The Louisiana Philharmonic Orchestra is perfectly at home at the restored Orpheum — Photo courtesy of Beth D'Addono
In the wake of the 10th anniversary of Hurricane Katrina, it seems that just about every conversation in the city of New Orleans contains the three R words: rebirth, rebuilding and resilience. The good news for both locals and visitors is that, in most instances, these words have real heft: they aren’t simply being trotted out for effect.
That’s especially true with the reopening of the gorgeous Orpheum Theater in the CBD, which debuts its 2015-2016 season on Sept. 17 with a performance by the Louisiana Philharmonic Orchestra.
A full 10 years after it was wrecked by the flood, this historic 1918 concert hall is truly being reborn.
You might even say that the Orpheum has been restored beyond its original luster by developers Roland and Mary von Kurnatowski, who bought the venue for $1.5 million in February 2014 with business partner Dr. Eric George.
The von Kurnatowskis – who also own music venue Tipitina's and founded the Tipitina's Foundation – are avid preservationists, a passion that was taken to literal lofty heights at the 1540-seat Orpheum, considered by many to be the Carnegie Hall of the South.
Some $13 million was spent to restore the Beaux Arts-style building, which has been everything from a vaudeville and burlesque house to a movie theater over the years.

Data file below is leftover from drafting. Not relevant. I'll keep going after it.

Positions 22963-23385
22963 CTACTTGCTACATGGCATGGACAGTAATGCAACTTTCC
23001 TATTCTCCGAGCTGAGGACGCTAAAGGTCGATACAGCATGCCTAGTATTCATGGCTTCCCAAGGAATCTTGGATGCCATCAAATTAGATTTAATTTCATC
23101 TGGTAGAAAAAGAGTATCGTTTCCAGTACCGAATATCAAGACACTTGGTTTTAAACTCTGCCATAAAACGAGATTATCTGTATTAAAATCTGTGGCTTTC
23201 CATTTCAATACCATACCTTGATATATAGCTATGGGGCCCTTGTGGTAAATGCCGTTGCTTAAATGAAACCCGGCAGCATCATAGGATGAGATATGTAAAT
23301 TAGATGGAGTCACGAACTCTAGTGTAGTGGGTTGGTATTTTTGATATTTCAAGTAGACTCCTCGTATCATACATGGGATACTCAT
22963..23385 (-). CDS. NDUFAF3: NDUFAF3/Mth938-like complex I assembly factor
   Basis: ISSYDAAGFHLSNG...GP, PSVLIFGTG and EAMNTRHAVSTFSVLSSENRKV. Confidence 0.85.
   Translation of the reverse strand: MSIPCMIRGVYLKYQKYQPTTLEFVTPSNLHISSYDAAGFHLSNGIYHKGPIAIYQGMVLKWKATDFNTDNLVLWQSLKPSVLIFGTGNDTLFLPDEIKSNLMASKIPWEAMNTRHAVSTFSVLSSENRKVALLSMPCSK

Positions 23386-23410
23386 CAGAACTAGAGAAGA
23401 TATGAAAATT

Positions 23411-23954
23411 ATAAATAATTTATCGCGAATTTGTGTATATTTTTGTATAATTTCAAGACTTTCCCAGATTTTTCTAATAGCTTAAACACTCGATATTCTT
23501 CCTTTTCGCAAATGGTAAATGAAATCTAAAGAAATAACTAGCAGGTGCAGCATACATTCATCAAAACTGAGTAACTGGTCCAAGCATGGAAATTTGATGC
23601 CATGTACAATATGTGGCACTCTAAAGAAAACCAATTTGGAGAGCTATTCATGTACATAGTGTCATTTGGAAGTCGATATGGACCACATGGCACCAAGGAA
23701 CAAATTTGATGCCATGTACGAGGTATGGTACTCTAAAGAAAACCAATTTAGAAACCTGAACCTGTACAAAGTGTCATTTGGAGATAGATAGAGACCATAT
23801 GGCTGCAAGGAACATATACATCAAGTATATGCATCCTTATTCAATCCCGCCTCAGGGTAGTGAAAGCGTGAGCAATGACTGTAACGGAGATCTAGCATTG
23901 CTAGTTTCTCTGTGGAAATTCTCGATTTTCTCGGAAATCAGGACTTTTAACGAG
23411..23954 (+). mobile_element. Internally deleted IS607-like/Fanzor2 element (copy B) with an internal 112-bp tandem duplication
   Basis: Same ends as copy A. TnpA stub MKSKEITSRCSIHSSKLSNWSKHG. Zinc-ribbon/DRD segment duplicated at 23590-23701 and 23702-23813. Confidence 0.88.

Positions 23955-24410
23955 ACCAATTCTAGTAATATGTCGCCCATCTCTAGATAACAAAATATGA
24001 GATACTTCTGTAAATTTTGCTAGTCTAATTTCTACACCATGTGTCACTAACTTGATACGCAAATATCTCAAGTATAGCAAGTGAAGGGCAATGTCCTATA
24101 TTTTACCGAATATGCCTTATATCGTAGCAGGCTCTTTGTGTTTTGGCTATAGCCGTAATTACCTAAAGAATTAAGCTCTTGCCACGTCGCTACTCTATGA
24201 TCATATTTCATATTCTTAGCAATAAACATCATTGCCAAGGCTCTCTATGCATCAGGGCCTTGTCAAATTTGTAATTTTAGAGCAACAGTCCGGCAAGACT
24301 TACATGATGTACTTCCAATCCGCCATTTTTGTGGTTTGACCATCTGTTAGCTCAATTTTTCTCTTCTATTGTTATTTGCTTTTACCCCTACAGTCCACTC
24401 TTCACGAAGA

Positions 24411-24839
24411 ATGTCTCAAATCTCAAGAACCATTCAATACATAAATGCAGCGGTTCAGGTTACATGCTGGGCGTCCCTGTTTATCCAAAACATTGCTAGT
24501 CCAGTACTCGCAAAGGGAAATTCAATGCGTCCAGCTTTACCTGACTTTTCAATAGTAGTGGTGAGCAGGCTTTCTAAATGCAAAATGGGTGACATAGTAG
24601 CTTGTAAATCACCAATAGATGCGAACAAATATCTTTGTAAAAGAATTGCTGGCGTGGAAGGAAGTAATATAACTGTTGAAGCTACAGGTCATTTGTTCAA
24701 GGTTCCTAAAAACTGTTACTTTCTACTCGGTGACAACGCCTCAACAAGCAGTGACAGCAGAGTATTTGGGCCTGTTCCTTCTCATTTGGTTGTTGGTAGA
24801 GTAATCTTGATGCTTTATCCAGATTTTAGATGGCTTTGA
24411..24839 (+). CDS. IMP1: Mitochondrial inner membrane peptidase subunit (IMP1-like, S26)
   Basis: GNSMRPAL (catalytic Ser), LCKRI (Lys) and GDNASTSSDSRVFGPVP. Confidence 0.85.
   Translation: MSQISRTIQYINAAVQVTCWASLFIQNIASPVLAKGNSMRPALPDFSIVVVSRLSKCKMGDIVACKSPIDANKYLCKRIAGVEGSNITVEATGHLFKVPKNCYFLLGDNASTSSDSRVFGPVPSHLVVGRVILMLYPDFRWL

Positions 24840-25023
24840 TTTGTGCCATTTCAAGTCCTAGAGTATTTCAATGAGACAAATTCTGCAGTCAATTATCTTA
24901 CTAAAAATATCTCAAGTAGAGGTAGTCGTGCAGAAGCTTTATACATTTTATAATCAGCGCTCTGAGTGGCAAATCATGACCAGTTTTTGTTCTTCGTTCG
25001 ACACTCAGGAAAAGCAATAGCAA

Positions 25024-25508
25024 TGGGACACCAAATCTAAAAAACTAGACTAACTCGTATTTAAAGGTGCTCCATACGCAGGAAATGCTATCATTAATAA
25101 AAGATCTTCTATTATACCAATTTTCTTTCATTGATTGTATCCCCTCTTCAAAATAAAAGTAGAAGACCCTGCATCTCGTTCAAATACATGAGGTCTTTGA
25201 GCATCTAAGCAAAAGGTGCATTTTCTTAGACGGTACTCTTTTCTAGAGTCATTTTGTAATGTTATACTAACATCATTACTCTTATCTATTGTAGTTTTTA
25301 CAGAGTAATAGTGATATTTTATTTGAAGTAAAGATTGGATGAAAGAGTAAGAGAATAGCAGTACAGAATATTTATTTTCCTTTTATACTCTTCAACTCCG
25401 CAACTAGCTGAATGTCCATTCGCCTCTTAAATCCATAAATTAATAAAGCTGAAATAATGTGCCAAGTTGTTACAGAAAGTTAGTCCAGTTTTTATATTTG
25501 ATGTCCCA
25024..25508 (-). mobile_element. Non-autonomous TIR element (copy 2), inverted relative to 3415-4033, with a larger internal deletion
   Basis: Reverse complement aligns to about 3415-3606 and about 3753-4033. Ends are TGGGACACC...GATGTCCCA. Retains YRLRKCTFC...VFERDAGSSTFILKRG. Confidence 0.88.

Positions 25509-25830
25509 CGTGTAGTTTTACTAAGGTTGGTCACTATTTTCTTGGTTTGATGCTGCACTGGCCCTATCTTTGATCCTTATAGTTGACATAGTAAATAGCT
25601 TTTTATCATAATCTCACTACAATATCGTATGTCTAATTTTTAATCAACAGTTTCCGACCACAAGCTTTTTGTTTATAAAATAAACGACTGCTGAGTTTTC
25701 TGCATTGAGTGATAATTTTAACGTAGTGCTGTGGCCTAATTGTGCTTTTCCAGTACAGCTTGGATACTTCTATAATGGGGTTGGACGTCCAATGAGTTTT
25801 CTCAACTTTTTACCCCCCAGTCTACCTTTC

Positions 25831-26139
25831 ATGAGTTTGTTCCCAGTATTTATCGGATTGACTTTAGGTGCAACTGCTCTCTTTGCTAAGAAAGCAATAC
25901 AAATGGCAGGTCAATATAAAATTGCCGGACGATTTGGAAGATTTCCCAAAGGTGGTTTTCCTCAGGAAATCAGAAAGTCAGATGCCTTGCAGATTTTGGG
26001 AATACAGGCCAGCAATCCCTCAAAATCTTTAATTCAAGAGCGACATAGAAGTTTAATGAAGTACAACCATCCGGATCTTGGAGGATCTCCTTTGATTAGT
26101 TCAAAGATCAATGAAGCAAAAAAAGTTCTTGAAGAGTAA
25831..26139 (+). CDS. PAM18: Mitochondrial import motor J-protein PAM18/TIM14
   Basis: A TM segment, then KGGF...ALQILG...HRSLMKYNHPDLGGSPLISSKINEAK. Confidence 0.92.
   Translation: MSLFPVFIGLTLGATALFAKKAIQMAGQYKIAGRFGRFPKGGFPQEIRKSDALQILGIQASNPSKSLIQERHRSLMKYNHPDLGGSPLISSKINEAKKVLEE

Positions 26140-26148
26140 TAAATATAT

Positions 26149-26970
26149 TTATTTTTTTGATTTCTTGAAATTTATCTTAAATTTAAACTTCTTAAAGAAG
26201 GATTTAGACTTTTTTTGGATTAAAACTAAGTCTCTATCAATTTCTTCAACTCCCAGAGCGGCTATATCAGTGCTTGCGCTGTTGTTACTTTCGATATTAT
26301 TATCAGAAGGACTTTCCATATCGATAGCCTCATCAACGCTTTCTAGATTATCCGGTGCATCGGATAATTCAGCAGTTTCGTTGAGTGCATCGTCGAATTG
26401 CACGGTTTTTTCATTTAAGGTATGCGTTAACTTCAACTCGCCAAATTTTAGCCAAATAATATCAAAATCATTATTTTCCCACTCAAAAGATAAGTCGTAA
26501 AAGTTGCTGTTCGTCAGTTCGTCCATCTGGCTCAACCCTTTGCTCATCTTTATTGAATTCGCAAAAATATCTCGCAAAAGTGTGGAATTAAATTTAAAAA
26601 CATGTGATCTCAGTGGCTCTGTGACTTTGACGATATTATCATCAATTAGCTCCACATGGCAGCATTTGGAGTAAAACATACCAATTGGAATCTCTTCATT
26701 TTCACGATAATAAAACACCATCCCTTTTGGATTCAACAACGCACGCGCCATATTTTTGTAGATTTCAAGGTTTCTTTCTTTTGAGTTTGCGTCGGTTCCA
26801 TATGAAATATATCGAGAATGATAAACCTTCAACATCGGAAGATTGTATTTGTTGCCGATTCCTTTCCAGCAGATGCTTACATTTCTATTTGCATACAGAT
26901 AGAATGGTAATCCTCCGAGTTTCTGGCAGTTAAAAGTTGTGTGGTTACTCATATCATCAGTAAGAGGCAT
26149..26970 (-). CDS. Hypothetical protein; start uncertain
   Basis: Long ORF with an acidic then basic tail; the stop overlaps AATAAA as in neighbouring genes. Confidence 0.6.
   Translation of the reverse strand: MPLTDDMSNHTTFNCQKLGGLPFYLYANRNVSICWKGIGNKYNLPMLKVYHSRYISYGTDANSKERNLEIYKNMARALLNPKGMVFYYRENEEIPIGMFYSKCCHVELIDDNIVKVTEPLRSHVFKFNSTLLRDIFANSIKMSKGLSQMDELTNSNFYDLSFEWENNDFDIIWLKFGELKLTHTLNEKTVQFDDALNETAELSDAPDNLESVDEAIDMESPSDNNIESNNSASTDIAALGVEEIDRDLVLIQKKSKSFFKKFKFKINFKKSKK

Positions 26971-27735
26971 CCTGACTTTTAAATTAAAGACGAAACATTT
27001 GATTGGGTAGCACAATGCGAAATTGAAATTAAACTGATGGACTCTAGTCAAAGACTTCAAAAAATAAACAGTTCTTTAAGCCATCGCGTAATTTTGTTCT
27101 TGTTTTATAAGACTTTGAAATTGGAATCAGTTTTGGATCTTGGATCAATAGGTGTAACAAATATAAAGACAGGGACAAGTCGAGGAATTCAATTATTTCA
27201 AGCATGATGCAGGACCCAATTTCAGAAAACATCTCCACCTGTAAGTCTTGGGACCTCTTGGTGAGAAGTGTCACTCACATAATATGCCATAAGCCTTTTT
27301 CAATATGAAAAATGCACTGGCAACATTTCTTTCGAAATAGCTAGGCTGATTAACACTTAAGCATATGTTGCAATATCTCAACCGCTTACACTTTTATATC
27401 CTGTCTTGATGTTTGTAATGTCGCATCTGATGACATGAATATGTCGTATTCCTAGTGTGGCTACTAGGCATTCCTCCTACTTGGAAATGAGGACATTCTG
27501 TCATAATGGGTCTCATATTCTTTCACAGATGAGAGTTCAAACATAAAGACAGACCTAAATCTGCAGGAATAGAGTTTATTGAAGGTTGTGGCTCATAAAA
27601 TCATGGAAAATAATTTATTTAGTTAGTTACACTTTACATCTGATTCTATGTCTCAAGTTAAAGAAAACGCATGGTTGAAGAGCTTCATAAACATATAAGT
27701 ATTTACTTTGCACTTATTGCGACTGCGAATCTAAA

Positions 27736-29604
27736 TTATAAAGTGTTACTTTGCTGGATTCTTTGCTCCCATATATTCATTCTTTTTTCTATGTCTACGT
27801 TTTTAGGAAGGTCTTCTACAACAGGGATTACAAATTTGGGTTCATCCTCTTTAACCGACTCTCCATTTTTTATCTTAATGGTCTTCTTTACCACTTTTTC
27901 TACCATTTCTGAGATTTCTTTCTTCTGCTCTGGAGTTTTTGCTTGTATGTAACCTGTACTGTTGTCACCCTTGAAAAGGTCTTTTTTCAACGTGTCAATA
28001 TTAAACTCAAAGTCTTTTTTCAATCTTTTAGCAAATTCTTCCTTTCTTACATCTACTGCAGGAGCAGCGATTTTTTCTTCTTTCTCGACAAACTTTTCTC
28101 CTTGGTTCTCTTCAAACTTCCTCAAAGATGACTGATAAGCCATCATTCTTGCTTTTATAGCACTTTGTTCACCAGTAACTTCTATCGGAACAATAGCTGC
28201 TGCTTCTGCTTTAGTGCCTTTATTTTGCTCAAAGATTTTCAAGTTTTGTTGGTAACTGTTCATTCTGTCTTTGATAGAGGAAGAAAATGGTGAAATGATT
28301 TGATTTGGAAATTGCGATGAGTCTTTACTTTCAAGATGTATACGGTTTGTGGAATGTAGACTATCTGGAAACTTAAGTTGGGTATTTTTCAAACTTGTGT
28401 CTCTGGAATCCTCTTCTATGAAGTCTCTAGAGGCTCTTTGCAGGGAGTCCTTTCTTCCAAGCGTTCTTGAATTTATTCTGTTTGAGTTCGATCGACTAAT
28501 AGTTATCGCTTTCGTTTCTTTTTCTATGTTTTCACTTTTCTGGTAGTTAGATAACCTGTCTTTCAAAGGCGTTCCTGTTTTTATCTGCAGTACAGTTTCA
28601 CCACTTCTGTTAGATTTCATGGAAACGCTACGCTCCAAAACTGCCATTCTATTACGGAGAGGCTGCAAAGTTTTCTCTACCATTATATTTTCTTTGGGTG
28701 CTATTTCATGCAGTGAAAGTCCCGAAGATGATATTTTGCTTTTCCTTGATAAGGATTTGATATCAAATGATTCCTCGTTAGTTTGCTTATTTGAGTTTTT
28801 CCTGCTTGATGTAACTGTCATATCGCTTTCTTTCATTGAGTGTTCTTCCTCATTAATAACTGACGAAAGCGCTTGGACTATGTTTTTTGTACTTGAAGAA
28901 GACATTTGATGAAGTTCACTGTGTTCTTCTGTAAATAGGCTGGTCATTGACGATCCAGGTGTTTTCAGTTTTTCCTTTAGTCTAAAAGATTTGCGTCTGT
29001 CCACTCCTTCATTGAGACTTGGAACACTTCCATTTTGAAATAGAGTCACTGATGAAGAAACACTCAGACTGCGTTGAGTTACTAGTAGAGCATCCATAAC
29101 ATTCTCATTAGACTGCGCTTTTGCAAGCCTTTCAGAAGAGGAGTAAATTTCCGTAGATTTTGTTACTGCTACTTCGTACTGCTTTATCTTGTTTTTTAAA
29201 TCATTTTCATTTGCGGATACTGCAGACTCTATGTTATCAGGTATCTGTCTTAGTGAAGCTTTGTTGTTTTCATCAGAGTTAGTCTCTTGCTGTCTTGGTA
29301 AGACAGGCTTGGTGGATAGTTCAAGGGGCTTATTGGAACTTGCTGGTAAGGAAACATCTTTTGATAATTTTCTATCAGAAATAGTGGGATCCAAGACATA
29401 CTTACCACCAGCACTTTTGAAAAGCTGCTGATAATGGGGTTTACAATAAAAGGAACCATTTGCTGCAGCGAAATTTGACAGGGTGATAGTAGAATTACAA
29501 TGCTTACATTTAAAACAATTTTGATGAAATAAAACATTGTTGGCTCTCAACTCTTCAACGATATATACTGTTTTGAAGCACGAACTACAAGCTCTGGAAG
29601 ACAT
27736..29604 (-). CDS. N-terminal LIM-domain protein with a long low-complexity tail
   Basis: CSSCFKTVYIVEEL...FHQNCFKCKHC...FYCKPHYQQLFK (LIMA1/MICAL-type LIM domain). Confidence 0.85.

The restored Orpheum is beautiful on every scale — Photo courtesy of Beth D'Addono
The theater’s stunning beauty is jaw dropping. The elaborate interior – with its intricate plasterwork and hand-painted gilding – is a replica of the original, thanks to Mary von Kurnatowski’s rabid attention to detail and a crackerjack army of gifted contractors led by husband and wife team Brett and Janice Olivi.
Some of the restoration is not as obvious to the casual observer, like the gleaming sprung hardwood floor critical to the building’s stellar acoustics.
And there are high-tech improvements in the picture, too, including an adjustable main floor that will reconfigure as needed for special events. Additional investment in film and audio, double the number of bathrooms, all new seating and one extra bar (Now there are six all total.) are a few of the other changes.
There's literally not a bad seat in the house, with the theater’s pillar-free vertical design revealing a clear stage view at every level.
“We knew people who thought we could never pull this off with the time frame we had,” says Mary, a force of nature if there ever was one. “There were a lot of times when I was up high on the lift, painting and painting, when I was talking to God about that. Or else it was Brett. Either way, we got it done.”